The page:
The SCORE trial for CRVO compared intravitreal triamcinolone (1 or 4 mg) with observation in patients with macular edema secondary to CRVO . Patients randomly assigned to triamcinolone had improved visual acuity after 12 months. The 4 mg triamcinolone group had higher rates of intraocular pressure elevation and cataract compared with 1 mg and control groups. After initial injection of triamcinolone, patients were retreated as needed at four-month intervals. This trial suggests that patients with visual acuity loss from macular edema secondary to CRVO may benefit, relative to observation alone, from treatment with 1 mg of preservative-free triamcinolone at baseline and at four-month intervals as needed for one year.
Effectiveness of glucocorticoid implant — In two six-month randomized trials in which 1267 patients with macular edema from either BRVO or CRVO were randomly assigned to dexamethasone intravitreal implant (0.35 or 0.7 mg) versus sham, patients receiving implant treatment were more likely to have improvement of at least 15 letters over a 60- to 90-day observation period . At the end of six-month follow-up, improvement of visual acuity persisted for both treatment groups compared with the control group. A single treatment was administered, and a low rate of adverse effects was observed.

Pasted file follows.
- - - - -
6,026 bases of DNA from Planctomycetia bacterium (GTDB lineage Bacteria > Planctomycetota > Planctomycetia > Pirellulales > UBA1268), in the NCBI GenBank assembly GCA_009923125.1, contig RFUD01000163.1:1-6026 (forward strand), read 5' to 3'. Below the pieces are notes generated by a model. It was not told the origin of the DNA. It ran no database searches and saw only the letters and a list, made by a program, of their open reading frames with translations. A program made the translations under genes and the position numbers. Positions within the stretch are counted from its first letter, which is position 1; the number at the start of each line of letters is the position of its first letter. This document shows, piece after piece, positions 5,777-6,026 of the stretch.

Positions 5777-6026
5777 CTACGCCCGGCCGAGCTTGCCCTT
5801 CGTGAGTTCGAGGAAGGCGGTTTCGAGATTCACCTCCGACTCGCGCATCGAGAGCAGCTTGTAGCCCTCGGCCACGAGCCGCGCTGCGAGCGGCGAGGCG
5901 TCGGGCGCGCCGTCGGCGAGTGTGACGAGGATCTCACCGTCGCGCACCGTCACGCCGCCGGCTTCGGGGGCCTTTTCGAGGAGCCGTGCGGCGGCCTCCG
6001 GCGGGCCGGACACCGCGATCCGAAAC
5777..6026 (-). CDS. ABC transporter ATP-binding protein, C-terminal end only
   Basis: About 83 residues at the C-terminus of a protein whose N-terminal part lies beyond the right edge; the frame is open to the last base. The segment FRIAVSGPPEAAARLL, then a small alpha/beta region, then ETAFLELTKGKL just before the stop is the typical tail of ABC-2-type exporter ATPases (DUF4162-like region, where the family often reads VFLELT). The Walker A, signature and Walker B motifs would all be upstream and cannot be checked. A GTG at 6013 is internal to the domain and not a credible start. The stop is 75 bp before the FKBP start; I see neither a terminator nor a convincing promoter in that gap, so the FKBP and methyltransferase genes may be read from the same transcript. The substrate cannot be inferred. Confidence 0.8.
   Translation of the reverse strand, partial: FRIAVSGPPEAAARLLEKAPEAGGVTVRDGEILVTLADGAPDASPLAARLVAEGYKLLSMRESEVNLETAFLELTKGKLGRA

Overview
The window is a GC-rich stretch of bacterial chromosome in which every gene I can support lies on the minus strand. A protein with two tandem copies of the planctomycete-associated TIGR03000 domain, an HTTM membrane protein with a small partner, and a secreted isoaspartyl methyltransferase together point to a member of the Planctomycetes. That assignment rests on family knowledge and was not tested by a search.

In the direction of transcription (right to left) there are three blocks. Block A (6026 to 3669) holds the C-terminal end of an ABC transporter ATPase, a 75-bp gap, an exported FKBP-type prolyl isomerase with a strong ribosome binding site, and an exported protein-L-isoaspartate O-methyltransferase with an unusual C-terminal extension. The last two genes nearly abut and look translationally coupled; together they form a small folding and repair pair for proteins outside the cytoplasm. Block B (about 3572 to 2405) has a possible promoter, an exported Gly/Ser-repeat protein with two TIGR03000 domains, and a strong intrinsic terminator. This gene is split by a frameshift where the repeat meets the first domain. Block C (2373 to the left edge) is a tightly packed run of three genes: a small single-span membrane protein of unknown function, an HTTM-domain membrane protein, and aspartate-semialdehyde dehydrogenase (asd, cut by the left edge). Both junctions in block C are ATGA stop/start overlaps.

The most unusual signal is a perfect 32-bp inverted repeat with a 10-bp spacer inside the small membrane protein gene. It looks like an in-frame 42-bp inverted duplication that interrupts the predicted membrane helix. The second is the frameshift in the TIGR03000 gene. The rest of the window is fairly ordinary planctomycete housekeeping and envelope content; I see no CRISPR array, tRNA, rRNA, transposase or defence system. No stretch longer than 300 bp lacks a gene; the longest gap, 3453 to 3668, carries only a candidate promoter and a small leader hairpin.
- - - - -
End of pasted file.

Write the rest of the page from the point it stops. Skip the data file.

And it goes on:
An intravitreal glucocorticoid implant may provide a more convenient dosing regimen and possibly a safer alternative to more frequent injections of other agents. In a retrospective observational study of patients with BRVO and macular edema, functional and anatomic outcomes at 12 months were the same for patients treated with monthly intravitreal bevacizumab or dexamethasone implant injection at six-month intervals . A dexamethasone implant (0.7 mg) is available for treatment of CRVO and BRVO. Although the risk of elevated intraocular pressure and cataract formation is higher than that for anti-VEGF agents, the risk profile of the dexamethasone implant may be acceptable in some patients because of failure to respond to anti-VEGF therapy, even for durations of use longer than those studied in clinical trials.